Dead flies make the perfumer’s ointment give off a stench;
so a little folly outweighs wisdom and honor. (Ecclesiastes 9:17-10:1)
Once again, wisdom is thwarted. Everyone listens to the powerful rulers who shout the loudest while ignoring the guy who actually has some wisdom. Also, we see here that it only takes one fool in the right place (or the wrong place) to overthrow the potential benefits of wisdom.
Finally, you’ll notice that even small acts of foolishness can overpower wisdom. By the way, when the Preacher refers to “folly,” he usually means that not in an intellectual sense, but a moral sense. He’s referring to moral shortcomings.
Foolishness Reveals Itself
A wise man’s heart inclines him to the right,
but a fool’s heart to the left.
Even when the fool walks on the road, he lacks sense,
and he says to everyone that he is a fool. (Ecclesiastes 10:2-3)
You see, moral folly is a matter of the heart, not the brain. You can be highly educated and still be a foolish person. And a foolish person cannot conceal his foolishness forever.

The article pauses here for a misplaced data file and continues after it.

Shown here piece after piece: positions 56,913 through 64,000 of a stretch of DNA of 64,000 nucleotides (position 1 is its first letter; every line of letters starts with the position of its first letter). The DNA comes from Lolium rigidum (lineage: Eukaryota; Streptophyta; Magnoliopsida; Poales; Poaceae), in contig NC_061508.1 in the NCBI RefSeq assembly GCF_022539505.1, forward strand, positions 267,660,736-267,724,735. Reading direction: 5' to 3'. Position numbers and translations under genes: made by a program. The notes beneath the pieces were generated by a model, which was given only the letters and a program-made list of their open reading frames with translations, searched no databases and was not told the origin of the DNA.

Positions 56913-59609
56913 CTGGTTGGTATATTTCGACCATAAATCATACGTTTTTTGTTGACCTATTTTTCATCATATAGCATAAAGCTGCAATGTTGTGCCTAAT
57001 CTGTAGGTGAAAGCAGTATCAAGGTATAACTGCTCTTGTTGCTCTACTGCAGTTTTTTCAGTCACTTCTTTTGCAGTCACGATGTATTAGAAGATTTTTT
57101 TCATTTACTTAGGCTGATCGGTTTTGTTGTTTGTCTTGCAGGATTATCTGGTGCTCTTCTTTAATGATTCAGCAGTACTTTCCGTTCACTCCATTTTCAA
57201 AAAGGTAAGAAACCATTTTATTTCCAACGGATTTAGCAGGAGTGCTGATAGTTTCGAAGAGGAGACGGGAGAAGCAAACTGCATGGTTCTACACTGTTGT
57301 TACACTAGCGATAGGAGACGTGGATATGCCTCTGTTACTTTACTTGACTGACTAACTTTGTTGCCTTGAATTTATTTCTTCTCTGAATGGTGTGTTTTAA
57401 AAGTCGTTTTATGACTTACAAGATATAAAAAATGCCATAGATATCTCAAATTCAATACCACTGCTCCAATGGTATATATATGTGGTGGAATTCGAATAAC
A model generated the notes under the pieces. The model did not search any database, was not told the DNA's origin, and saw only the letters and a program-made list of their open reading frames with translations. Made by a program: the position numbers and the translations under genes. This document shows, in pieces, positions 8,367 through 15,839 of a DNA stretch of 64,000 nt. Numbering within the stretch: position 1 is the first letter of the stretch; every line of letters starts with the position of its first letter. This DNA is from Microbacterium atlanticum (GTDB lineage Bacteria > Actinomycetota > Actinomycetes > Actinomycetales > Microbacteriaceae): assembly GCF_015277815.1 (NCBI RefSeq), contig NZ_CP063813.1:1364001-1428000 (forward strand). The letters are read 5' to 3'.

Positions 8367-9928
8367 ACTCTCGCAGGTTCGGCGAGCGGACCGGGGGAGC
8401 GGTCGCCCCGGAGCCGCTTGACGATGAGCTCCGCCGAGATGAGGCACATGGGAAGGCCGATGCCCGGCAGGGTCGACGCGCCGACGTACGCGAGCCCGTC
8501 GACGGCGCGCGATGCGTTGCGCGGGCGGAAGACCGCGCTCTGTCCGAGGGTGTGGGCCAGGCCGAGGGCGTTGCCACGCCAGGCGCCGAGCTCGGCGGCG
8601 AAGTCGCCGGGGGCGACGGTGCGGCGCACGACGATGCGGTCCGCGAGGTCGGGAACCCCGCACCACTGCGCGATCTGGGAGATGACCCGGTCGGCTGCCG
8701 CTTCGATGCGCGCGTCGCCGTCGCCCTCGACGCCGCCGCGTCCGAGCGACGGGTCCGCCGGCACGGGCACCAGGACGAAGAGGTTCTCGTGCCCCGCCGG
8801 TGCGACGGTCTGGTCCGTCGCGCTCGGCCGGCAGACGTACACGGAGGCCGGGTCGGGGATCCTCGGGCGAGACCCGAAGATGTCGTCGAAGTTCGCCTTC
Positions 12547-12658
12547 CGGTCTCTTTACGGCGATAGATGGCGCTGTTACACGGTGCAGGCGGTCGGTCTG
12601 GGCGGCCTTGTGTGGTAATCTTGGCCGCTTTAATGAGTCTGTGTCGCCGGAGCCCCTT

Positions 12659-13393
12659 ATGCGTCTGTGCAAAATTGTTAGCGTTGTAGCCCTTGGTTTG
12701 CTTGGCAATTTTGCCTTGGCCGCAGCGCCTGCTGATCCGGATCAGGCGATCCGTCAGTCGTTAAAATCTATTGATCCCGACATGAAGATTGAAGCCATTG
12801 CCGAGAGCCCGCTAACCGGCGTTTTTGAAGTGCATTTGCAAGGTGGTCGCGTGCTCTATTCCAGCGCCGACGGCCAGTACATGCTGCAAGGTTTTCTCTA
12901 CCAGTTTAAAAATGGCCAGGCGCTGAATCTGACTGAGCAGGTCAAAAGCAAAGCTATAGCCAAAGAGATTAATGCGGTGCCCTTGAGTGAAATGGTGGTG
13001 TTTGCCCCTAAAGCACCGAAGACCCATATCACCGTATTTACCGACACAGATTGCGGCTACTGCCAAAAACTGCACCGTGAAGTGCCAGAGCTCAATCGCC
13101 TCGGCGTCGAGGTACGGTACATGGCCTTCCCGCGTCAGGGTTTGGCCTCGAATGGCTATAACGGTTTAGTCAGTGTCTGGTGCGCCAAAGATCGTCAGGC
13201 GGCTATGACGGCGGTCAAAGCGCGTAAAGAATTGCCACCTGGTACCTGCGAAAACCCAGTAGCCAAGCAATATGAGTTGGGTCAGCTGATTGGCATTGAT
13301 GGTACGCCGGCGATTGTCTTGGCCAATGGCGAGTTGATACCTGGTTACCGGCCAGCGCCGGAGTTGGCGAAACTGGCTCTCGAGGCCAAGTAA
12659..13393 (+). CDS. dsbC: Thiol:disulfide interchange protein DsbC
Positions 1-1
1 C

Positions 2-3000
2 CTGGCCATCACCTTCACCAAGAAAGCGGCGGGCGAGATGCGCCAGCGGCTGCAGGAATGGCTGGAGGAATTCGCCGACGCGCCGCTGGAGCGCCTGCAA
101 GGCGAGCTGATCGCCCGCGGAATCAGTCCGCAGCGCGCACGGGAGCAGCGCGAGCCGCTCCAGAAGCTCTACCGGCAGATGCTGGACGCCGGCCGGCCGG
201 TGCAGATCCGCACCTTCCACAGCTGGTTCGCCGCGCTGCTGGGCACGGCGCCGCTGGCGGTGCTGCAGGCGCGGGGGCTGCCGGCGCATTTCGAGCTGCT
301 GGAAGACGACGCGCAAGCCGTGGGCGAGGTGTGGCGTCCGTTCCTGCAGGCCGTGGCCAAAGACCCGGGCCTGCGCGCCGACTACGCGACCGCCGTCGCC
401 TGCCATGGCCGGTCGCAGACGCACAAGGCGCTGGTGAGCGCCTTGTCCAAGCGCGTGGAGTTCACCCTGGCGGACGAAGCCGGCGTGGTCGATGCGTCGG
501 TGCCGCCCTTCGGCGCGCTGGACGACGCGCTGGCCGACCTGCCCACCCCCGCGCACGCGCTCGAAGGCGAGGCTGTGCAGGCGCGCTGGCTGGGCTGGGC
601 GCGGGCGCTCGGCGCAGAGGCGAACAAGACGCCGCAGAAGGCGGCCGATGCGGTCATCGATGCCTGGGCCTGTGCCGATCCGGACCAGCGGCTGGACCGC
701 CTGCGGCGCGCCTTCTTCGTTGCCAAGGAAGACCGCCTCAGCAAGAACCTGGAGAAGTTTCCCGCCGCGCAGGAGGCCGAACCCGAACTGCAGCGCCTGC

Foolishness Is Everywhere
If the anger of the ruler rises against you, do not leave your place,
for calmness will lay great offenses to rest.
There is an evil that I have seen under the sun, as it were an error proceeding from the ruler: folly is set in many high places, and the rich sit in a low place. I have seen slaves on horses, and princes walking on the ground like slaves. (Ecclesiastes 10:4-7)
Here we see that folly is not limited to the general public. It reaches even the heights of government. But—and this is a valuable lesson for Americans—we should not respond to bad government with anything less than calm forbearance. Even foolish rulers can be powers put into place by God.
As frustrating as it is, men with the resources to do good will often lack opportunity. At the same time, men with opportunity will often lack spiritual resources. As an illustrative anomaly, the Preacher says, “I have seen slaves on horses, and princes walking on the ground like slaves.” Horses were once considered a sign of royalty and wealth.
Foolishness Has Consequences
He who digs a pit will fall into it,
and a serpent will bite him who breaks through a wall.